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240 viewsAll GS PapersGS Paper 2
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Approach:

  1. Introduction.
  2. Mention the key pointers of the draft guidelines.
  3. Delineate the associated challenges with the draft guidelines.
  4. Conclusion.

The National Medical Commission (NMC) is planning to switch over to a licentiate test after MBBS, releasing a draft guideline on how the doctors will be registered in order to practice medicine. The NMC has put out a set of three draft regulations on the registration of doctors to the National Medical Register. The guidelines aim to bring uniformity to the registration process of Indian medical practitioners.

Three Draft Guidelines :

The NMC has released three future-looking draft regulations: (1) License to Practice Medicine, 2022; (2) Registration of Additional Qualifications, 2022; and (3) Temporary Registration of Foreign Medical Practitioner to Practice Medicine in India.

The guidelines provide a framework for creating a dynamic National Medical Register, with a unique ID assigned to each student who qualifies NEET. The professional qualifications such as post-graduation and super-speciality training will be added to the same ID.

  • Eligibility for Indian Medical Graduates for getting registration: They have to: (a) Complete their MBBS degree from a recognised college; (b) Finish their mandatory 12-month long internship; and (c) Pass the yet-to-be-implemented licentiate exam called National Exit Test (NExT) for getting their registration.
  • Eligibility for Foreign medical graduates for getting registration: They have to: (a) Complete their MBBS-equivalent degree from a medical institute “recognised and listed by the NMC” in other countries, (b) Be registerable as a medical practitioner in the said country, (c) Complete a 12-month internship in India and d) pass the same NExT exam.

The draft guidelines also state, “All licenced practitioners are obliged to inform and update their data in the National Register such as Additional Qualifications, Contact Details, and Place of Practice / Employment as soon as changes occur.”

Challenges Associated With Draft Guidelines:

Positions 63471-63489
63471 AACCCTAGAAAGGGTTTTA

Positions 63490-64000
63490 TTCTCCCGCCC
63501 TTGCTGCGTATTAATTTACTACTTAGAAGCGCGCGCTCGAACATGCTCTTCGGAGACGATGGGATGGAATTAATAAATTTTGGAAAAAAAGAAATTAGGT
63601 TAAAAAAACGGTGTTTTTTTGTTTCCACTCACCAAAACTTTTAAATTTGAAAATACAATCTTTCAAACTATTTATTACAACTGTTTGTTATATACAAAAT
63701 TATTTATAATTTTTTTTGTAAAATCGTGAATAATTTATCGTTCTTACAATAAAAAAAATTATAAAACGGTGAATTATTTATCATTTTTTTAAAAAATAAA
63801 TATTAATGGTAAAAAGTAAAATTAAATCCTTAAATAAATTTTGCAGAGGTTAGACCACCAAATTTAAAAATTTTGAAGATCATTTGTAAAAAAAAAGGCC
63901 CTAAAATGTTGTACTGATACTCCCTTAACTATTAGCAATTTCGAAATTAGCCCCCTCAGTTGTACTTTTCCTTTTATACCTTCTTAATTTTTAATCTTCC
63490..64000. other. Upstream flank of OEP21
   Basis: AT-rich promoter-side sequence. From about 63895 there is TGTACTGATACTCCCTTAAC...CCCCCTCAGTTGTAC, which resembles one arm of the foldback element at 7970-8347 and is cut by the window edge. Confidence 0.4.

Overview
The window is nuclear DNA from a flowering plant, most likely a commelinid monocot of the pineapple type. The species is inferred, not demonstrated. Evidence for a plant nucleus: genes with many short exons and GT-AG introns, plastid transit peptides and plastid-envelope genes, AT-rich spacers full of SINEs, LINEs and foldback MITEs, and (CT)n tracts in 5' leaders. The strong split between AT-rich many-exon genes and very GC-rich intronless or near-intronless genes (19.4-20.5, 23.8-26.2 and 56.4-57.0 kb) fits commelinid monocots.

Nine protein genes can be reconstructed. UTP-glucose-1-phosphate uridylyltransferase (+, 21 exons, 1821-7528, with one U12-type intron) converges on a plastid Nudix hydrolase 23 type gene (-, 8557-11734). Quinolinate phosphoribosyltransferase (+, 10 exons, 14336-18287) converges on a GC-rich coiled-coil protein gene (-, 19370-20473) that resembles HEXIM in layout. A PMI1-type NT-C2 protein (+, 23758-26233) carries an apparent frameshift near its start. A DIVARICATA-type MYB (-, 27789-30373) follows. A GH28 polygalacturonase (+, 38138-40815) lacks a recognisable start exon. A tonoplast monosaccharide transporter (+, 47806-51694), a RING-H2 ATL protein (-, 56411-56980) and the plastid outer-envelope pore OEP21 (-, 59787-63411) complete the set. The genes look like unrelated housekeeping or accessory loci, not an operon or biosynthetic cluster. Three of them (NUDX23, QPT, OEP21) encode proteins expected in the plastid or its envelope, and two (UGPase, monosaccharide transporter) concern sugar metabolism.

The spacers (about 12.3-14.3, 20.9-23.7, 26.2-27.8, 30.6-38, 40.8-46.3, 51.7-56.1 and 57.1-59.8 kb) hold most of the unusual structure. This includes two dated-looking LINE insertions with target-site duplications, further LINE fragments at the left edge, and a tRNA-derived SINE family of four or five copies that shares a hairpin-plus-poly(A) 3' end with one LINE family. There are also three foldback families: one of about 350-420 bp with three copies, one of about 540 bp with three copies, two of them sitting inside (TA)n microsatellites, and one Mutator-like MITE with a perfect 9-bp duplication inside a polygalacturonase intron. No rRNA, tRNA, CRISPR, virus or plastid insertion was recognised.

• The students who study medicine in foreign has to complete a year-long internship in the country of their study and come back and do another year-long internship in India. The new guidelines do not specify this.
  • The draft guidelines also put an onus on the doctors to update their registration with details of additional qualifications, change in employment, contact details, or place of work “as soon as the change occurs”.
  • The standardisation with NExT will lead to mushrooming of Coaching institutes to bridge the gap in educational Institutes. This is seen in India with NEET and similar other national tests such as the Joint Entrance Examination and Common Law Admission Test.
  • There are no professional exams for Engineers, Graduates of Arts and Science to practice their respective jobs after graduation, except in certain scenarios like pursuing higher education or trying any government employment.
  • At present, MBBS finals have already tested the knowledge of MBBS aspirants. Making NExT mandatory will create a dual exam for practising medicine.
  • These can further impact the number of practicing doctors.

With a consolidated national register and unique ID, there will be no duplication of data. Further, the data will be updated more frequently, resulting in a comprehensive database of doctors in India, including details on all their education and training in one place. This database can then be shared with state governments or other health programmes, looking to hire doctors.

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